Philadelphians might not be getting more than 260 new bus shelters, but the city has signed a contract that it says will provide for better maintenance of existing resources and bring in more money.
The contract, signed Jan. 1 with Titan Outdoor LLC, is for one year and gives the city three additional one-year renewals.
Titan will clean all bus shelter display panels, their outside surface and glass every week, as well as the sidewalk around the shelters. It’s also committed to cleaning bus shelter ceilings and roofs four times a year and repainting each shelter once a year.
Titan has also agreed to repair any problem reported to a phone number that’s being attached to the shelters.
The company is also required to begin clearing snow around shelters ― and providing a path to the closest intersection ― one hour after a snowstorm has ended. Snow clearing will have to be completed within 24 hours.
Andrew Stober, chief of staff at the Mayor’s Office of Transportation and Utilities, said the contract should bring in about $1 million a year ― twice the revenue generated by the previous contract with CBS Outdoor. The contract provides a minimum revenue guarantee from Titan and a share of any bus shelter advertising revenue above that ― 15 percent the first year and 17.5 percent in subsequent years.
In the first year, the minimum revenue guarantee is almost $600,000. The previous contract netted the city either a per-shelter rental fee from CBS or a share advertising revenue, depending on which was higher.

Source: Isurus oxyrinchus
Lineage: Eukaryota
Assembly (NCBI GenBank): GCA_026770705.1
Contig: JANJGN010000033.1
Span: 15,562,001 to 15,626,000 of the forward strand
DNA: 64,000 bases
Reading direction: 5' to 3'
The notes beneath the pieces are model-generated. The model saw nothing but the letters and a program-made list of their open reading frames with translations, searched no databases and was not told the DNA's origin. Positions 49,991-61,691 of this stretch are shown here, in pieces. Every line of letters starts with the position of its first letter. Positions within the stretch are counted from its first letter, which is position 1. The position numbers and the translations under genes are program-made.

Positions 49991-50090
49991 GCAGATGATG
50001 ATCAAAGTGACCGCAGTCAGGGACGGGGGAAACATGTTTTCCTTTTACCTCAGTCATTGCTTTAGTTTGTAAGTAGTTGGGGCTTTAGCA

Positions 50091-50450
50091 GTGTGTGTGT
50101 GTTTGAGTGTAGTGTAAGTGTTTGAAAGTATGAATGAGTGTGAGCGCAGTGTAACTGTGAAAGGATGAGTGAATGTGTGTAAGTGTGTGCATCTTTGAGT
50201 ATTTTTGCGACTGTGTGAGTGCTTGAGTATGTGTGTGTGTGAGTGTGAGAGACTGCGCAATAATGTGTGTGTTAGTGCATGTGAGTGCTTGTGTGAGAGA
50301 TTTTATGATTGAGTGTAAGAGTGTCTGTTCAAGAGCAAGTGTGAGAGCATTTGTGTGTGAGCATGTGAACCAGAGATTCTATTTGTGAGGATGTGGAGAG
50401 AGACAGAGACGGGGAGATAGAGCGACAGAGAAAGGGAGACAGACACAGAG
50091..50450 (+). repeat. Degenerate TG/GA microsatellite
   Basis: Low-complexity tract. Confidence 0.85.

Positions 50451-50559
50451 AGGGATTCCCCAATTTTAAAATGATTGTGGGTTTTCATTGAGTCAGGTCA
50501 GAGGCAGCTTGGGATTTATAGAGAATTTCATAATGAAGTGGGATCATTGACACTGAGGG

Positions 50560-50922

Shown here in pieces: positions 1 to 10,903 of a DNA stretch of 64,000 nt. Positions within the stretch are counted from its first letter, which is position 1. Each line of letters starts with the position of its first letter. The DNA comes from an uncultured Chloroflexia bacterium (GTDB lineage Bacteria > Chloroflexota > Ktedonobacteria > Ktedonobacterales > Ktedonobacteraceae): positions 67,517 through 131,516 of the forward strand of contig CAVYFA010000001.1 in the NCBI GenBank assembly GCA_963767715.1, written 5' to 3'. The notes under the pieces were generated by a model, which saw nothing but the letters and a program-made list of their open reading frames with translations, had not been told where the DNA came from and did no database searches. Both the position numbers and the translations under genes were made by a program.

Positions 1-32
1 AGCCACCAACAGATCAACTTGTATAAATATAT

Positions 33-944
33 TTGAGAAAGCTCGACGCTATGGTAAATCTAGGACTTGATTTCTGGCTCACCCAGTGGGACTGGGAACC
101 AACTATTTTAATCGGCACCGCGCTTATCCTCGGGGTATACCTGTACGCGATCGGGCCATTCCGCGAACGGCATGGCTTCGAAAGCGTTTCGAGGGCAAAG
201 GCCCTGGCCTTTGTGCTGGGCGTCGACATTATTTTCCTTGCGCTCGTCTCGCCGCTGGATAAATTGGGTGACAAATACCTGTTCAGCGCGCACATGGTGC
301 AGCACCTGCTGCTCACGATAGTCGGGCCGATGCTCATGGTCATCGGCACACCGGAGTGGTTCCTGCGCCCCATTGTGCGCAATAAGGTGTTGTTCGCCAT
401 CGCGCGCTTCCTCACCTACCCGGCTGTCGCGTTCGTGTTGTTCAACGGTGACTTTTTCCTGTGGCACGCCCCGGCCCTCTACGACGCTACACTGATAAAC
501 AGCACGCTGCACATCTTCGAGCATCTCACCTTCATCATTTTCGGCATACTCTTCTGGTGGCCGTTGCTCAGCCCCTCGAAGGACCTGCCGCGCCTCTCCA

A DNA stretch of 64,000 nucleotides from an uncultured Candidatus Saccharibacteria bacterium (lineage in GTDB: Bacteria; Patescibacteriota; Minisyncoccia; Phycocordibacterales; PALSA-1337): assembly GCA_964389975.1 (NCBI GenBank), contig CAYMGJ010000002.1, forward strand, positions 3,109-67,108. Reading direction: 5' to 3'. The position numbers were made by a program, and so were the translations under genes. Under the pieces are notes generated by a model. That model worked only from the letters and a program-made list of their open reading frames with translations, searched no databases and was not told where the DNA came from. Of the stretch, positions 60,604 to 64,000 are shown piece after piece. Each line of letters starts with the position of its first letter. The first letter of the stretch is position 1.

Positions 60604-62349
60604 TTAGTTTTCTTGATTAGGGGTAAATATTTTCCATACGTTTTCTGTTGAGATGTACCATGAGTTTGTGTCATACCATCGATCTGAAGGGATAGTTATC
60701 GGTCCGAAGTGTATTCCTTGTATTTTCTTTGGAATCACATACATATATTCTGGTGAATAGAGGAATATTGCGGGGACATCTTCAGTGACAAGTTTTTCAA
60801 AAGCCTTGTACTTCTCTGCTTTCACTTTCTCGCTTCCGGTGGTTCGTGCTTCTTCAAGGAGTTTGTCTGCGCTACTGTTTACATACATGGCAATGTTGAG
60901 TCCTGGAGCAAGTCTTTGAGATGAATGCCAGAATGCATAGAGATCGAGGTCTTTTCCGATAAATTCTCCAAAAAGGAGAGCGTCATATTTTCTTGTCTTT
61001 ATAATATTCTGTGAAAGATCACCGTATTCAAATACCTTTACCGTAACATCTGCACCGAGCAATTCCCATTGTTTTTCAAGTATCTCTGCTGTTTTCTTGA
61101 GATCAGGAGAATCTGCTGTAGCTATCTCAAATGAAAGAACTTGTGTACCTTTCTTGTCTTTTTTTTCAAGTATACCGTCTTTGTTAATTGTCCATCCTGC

Stober said the city was impressed with Titan’s track record at SEPTA, where it negotiated a deal to rename the Pattison Avenue station on the Broad Street Line and has found new spaces to “tastefully” advertise on buses.
Philadelphia, like most cities, owns its bus shelters and contracts out building and maintenance of them to an outside company in exchange for the right to sell advertising.
The contract is meant to maintain the existing inventory of bus shelters until the advertising market improves. A previous attempt at a more ambitious street furniture contract ― which would have involved replacing all the current shelters and lasted for 20 years ― failed in July because the city didn’t receive any bids that met its criteria.
Stober hopes to release a bid for a more extensive contract in two or three years.
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